(a review of Seventh Son (2014))
I’m mostly a sucker for medieval fantasy films. Throw one in front of me and I’ll watch it (unless the words “Directed by Uwe Boll” are somewhere involved). I do have my limits, in all seriousness. Bad effects, poor writing and story, these things start to wear on my patience despite the setting. Seventh Son isn’t the bottom of the barrel for the genre, but it’s as low as I’m willing to reach.
Jeff Bridges plays the mush-mouthed aging last of the spooks, hunters of evil creatures. Spooks can only be the seventh born son of a seventh born son, but inexplicably there used to be a lot of them. Until Julianne Moore came along, as well as some more likeable actors. There’s some bull about Bridges and Moore being previously in love, and Bridges buys a new trainee after Jon Snow dies (shut up, you were thinking it too). New trainee sucks, then doesn’t, then he’s also the son of a witch because not all witches are bad, then his mom dies, and blah blah blah.
If this all sounds a bit typical, it is. Usually I’d be fine with that though, and the movie certainly had its good aspects (fun antagonists, good effects, an interesting love story, Djimon Hounsou), but between Jeff Bridges thinking that talking that way was a good idea, the extreme variance in the fight choreography styles, how rushed the whole thing felt despite the timeline making little sense, and how it ended thinking that it was going to get a sequel when it clearly would not, I can’t really find a reason to watch this movie again. I get a slight pang of guilt when I’ve purchased a DVD and know that it’ll sit on my shelf forever, or until my daughter decides to take up the mantle of film buff. Not only because I have spent the money, but also because I like to have an impressive collection, and bad, purposeless movies drag that idea down. I could get rid of it but that’s even more of a waste of money.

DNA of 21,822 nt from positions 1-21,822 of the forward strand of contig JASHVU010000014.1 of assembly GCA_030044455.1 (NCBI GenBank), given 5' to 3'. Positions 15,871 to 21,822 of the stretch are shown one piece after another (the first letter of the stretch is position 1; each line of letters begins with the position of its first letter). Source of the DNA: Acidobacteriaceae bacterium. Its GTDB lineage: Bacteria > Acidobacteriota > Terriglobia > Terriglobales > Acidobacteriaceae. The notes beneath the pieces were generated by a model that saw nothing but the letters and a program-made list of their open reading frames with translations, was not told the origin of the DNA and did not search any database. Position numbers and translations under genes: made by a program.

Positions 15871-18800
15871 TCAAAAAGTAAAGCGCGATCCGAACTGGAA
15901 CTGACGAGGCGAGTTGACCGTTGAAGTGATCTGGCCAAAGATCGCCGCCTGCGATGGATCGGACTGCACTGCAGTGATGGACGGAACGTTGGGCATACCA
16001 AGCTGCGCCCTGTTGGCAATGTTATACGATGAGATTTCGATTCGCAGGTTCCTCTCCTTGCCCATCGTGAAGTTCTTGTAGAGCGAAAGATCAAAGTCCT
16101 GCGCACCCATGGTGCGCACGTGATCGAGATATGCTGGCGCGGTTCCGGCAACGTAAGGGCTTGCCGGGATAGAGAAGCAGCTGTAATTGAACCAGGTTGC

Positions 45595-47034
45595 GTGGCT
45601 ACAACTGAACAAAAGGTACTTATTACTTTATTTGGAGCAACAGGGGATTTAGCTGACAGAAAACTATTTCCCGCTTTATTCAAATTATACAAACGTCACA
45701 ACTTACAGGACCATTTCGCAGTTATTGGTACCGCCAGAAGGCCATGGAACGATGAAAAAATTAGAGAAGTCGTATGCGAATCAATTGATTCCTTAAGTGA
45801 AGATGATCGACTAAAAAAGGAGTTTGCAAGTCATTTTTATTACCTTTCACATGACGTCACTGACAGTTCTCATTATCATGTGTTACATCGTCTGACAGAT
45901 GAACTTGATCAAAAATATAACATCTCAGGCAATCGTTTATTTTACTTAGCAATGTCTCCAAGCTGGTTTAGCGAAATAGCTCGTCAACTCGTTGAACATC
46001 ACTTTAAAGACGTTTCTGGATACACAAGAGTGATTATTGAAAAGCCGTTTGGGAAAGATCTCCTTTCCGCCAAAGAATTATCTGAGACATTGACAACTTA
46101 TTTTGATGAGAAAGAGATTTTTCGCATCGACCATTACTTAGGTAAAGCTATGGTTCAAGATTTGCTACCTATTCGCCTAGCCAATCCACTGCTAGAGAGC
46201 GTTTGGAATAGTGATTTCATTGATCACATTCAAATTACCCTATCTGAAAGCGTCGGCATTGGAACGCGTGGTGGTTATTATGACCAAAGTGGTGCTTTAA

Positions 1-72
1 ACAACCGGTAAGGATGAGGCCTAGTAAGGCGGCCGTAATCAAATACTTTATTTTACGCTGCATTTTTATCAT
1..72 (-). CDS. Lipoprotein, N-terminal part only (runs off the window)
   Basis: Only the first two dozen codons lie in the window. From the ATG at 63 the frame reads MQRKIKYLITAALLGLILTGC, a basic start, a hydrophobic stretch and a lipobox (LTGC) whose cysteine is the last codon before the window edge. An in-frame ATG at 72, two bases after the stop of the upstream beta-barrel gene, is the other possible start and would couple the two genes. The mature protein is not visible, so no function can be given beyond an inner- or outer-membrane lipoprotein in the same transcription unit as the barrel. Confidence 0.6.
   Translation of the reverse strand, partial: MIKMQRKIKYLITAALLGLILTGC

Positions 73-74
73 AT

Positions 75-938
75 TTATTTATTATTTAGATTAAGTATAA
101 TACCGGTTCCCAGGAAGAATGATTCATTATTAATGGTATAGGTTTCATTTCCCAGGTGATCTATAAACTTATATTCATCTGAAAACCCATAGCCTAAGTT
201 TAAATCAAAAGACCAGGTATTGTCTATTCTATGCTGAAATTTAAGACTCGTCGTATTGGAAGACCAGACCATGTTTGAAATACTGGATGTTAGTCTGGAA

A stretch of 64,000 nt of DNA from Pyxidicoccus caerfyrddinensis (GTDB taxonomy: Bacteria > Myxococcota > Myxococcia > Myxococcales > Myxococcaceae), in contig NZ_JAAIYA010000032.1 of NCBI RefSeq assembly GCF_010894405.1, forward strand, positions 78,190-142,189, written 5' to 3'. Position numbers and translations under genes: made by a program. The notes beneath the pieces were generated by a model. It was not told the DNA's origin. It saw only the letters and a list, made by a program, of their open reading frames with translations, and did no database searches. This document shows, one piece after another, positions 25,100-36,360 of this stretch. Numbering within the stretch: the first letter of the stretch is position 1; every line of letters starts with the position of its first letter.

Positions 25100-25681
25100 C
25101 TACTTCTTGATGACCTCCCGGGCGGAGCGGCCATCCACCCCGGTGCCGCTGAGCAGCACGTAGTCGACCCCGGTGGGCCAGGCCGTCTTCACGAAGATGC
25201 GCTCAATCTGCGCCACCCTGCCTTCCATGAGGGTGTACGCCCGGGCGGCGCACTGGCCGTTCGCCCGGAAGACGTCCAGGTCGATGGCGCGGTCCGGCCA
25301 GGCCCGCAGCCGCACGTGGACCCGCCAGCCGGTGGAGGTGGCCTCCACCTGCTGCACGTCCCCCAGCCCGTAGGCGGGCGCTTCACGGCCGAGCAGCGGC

My point is that Seventh Son is pretty forgettable. Not truly bad but certainly not good, and even more damning is that it isn’t satisfying. It has little to stick in your mind, and a year from now I’ll look at the side of the case and briefly think, “Did I watch that one, or…?”